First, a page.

@Time Is Short: all good questions and concerns. One of the abnormalities that isn't likely to be revealed with conventional prenatal diagnostics are radiation induced disorders of the brain. These are subtle and show up down the road as 'learning' impediments.

      Other radiation induced disabilities can be obvious in their presentation. In a modern world, having a child who is capable of learning is as important as any physical attribute. In the Japanese (and most oriental) culture, I've heard of instances where children have committed suicide for failing to keep pace with their peers. Regardless whether this phenomena is due to parental, societal, economic or peer pressure, unlike our slothful western culture, this is an indication of how much importance is placed on ones mental abilities in Japan.

      If I were Japanese (or any other nationality), I'd be factoring in how Fukushima's radioactive contaminants may effect my offspring in such insidious a manner…

      • Time Is Short Time Is Short

        "In a modern world, having a child who is capable of learning is as important as any physical attribute."

        I would add, "In any world, having a child who is capable of reproducing is as/more important as any physical attribute." Once we run out of them . . .

        Thank you for the reply, AS. Well said.

    • WildTurnip WildTurnip

      Time Is Short, you asked:

      Is abortion of a healthy baby a better alternative than a child growing up facing radiation sickness, most likely at a young age?

      From my perspective it's a heavy burden either way. Guilt for even thinking of abortion, anger that one would need to do such. Additionally, the difficulties of caring for a disabled child, increased medical costs — and as majia said, the stigma of bearing a disabled child.

      Having a healthy child that may face radiation sickness, a deformed or mentally disabled child that may also face radiation poisoning, or an abortion. Not a choice I would want to make.

    • daemonaquila

      There's nothing crass about this. These women are making the right choice.

      If I was pregnant in Japan, I would abort without a second thought, and to heck with the sonogram. Many terrible medical problems aren't visible. But more importantly, with the spectre of Fukushima not only irradiating most of the island to one extent or other, but possible creating an extinction level event, why would I want to bring a child into that? Even if the baby is born perfectly fine, what if the spent fuel pool cracks? Where in the world do I go? Will I be able to flee with that baby, or will we be stuck? What will I be able to feed that child, that isn't contaminated – this year, next year, 5 years from now? Easy, easy decision.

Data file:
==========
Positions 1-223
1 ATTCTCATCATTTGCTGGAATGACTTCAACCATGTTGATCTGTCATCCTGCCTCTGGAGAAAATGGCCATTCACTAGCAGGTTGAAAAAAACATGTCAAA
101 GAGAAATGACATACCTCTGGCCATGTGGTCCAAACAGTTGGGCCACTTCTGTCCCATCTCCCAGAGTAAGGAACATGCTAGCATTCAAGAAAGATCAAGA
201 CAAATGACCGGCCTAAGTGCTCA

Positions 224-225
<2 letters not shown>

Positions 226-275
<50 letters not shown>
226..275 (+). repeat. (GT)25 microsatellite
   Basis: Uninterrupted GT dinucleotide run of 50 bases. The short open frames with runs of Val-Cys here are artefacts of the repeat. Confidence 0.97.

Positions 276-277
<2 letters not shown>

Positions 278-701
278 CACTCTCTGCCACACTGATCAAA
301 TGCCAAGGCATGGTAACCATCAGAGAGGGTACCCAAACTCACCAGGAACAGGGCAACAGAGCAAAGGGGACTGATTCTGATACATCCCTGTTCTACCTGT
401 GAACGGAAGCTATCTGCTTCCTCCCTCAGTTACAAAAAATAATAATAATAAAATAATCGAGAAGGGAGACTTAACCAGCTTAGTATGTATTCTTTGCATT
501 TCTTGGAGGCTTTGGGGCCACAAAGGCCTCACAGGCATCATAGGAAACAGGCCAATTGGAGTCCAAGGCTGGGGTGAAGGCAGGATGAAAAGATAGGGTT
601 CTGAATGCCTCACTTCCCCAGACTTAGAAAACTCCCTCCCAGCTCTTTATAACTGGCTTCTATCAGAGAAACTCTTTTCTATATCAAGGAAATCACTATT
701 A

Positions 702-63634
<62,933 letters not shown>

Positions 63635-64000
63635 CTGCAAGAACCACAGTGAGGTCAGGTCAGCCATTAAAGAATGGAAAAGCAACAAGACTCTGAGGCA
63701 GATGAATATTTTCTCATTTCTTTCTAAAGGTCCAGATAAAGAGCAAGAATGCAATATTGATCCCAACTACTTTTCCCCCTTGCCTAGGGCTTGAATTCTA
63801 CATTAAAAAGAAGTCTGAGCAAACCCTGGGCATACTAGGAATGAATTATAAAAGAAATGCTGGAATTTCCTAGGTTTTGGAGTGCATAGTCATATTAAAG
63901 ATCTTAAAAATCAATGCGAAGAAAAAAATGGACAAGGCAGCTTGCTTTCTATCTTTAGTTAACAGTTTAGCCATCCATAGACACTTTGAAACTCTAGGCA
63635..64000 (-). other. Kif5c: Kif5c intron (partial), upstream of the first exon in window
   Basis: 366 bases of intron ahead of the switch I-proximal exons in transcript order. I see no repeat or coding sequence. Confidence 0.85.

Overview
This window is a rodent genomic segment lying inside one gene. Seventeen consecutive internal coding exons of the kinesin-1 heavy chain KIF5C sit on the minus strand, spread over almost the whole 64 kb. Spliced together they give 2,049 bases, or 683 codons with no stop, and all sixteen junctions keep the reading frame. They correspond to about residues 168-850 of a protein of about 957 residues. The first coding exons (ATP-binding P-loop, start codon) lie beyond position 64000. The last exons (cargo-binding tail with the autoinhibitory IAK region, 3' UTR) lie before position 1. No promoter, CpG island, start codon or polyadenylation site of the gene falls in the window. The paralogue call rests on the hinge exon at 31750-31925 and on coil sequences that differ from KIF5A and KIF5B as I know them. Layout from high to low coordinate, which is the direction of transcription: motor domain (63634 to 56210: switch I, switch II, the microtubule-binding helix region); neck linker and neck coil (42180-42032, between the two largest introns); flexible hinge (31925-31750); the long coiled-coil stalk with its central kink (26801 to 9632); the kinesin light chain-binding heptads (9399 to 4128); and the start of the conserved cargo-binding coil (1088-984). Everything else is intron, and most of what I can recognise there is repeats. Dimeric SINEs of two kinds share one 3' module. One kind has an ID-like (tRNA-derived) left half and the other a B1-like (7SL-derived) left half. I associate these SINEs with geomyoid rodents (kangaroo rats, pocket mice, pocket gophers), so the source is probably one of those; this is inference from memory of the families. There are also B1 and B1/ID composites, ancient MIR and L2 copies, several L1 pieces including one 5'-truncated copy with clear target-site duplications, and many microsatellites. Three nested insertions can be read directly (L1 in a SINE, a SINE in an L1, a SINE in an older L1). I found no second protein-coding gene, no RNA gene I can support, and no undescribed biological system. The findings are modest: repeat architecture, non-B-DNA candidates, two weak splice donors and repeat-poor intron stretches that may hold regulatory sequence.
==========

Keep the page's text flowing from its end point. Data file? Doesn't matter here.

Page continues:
• MaidenHeaven MaidenHeaven

        As reported radiation can damage a developing embryo by affecting say the left half of the brain or the right arm. (Teratogensis..Radiation damage to normal chromosomes)

        Children are getting diseases that old people get. There is a high incidence of cataracts as well. Children are getting heart disease becasue Cesium 137 concentrates in the heart muscle. Must I go on?

        It is heart wrenching & soul destroying to have to ask the question. Will my child be normal? And if so will my child then be damaged by the current radiation in the environment?

        Do I have the Right to expose my child to this? Do I have the right to say NO?

        No matter what decision… mothers will forever till there dying day ask …Did I do the right thing?


    • SuI33

      I don't agree with aborting a child simply because it could have a disability. Now, hypothetically speaking, if I knew the baby I was carrying was grossly deformed and disfigured because of some environmental contaminant (radionuclide's in this case), thus severely impeding its quality of life? If I knew that the child would be physically sickly and miserable with no real quality of life due the poison in my environment, then yes I would abort the child to keep it from a life of needless suffering.
      As it is now, I'm not even DREAMING of having my own children; the polluted contaminated state of our natural environment being only ONE factor in that decision.